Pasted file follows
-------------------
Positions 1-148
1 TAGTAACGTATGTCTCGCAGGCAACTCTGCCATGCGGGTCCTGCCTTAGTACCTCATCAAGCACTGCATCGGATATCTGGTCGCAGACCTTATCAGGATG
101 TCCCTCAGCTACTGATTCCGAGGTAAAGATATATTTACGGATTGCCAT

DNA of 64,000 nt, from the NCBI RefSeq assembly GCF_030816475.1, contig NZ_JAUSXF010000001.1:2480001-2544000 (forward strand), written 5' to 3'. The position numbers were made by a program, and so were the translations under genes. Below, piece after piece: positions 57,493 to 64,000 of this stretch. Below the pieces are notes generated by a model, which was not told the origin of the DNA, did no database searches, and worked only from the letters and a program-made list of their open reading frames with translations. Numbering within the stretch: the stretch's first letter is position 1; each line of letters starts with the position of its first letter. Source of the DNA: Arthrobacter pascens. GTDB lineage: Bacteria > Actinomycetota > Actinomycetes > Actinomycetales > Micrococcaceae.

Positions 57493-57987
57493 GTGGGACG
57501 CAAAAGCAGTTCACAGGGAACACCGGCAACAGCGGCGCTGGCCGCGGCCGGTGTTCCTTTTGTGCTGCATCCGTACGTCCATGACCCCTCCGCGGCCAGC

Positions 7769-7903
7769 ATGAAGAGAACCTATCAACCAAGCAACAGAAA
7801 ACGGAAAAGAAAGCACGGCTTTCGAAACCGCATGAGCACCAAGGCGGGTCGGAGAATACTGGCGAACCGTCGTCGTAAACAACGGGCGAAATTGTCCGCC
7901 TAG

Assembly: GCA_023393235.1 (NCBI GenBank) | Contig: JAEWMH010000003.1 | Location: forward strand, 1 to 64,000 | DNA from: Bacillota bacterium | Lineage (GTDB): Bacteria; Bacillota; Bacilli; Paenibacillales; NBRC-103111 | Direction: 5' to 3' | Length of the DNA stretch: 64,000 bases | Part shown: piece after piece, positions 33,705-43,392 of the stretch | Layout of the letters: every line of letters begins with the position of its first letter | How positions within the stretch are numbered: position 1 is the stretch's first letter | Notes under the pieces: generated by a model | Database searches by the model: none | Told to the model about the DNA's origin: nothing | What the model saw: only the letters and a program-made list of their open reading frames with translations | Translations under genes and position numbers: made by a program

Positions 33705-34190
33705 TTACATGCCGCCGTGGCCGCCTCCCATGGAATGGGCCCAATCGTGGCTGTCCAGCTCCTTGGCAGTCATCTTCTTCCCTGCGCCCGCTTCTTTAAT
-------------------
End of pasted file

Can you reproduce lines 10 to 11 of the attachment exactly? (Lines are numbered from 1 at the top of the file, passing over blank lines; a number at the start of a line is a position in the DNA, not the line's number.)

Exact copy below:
7801 ACGGAAAAGAAAGCACGGCTTTCGAAACCGCATGAGCACCAAGGCGGGTCGGAGAATACTGGCGAACCGTCGTCGTAAACAACGGGCGAAATTGTCCGCC
7901 TAG